There's a thin line between fully-loaded mainstream and premium vehicles nowadays, but buyers are still willing to shell out more money for vehicles that up the ante on interior materials, quietness, performance and brand cache.
The Acura RDX is based off the same platform as the Honda CR-V, but gains more power from a V6 engine. The interior has more soft touch surfaces, more sound dampening materials and more LCD screens. It was also fun to flog around the go-kart course, although I wish Acura equipped the RDX with stickier stock tires that could keep up with the rest of the car.
BMW submitted a X1 xDrive28i to tackle the competition. Dynamically, it's a pleasure to drive around the go-kart course. The Bavarian X1 was the only vehicle in the premium compact class with a rear-biased AWD system, so it was fun to break loose the rear end before the front wheels' grab traction, on and off-road.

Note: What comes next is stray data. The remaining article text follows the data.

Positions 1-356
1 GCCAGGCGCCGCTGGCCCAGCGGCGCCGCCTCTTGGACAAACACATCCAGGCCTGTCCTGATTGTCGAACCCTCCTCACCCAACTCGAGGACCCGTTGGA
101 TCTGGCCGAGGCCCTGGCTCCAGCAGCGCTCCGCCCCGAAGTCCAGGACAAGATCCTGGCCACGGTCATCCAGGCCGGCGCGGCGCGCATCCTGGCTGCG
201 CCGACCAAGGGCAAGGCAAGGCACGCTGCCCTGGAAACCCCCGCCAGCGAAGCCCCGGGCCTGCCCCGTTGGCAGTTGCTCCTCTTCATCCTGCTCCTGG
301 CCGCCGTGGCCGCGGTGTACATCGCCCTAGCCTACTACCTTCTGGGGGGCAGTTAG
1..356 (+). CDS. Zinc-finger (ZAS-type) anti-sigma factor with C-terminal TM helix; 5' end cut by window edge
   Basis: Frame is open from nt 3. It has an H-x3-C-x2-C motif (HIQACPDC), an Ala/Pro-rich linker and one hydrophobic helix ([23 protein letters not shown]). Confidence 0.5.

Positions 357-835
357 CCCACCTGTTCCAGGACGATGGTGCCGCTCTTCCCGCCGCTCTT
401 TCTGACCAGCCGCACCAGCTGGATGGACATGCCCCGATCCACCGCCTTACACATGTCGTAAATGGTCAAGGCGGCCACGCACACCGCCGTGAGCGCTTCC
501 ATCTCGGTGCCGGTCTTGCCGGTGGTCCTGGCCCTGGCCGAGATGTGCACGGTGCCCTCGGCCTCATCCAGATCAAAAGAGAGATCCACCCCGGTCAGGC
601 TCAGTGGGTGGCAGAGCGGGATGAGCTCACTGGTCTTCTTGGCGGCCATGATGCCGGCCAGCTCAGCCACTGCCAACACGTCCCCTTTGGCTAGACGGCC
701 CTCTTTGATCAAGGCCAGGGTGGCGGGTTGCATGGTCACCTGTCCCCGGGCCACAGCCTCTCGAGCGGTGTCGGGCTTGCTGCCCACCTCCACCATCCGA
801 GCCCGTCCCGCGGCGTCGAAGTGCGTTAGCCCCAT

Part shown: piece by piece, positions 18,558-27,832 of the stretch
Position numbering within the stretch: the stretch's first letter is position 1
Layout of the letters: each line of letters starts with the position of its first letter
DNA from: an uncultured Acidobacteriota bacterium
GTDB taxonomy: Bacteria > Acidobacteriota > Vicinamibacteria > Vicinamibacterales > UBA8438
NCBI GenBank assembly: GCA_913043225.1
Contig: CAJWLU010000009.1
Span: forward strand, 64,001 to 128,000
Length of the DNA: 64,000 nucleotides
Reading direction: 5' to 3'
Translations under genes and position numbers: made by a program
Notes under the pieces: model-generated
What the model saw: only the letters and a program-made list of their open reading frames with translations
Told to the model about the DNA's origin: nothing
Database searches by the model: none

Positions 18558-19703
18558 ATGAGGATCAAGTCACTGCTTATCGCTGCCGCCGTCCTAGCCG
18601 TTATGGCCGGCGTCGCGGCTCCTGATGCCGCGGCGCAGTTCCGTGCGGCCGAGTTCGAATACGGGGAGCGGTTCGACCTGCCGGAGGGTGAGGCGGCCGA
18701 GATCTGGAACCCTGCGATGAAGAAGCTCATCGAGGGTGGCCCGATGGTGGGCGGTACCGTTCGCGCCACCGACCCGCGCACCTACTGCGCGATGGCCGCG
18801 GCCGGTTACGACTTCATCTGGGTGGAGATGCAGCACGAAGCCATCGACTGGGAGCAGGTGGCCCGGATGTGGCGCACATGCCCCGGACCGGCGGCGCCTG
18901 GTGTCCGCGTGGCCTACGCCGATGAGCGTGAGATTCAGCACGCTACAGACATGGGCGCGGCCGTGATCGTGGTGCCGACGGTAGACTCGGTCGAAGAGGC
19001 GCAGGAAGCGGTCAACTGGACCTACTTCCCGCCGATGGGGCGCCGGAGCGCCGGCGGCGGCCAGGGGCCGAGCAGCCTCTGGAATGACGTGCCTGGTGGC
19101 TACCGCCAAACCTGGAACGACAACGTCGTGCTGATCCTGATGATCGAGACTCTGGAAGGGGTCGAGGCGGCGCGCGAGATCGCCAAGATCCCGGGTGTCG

Volkswagen's Tiguan is due for a replacement very soon, but the compact CUV is a pleasure to drive. It has the ground clearance of a CUV with all-wheel drive, but shares its athleticism with the hot-hatch GTI. It was a joy around the go-kart course and managed to run through the water feature a couple times at the end of the second day.
The Swedes brought a lifted station wagon to the competition with a V60 Cross Country. Volvo manages to trick buyers into thinking it's a CUV by taking a station wagon, add a few extra inches of ground clearance, plastic body cladding and calling it Cross Country. It's Subaru's formula success with the XV Crosstrek and Legacy Outback, but it works.
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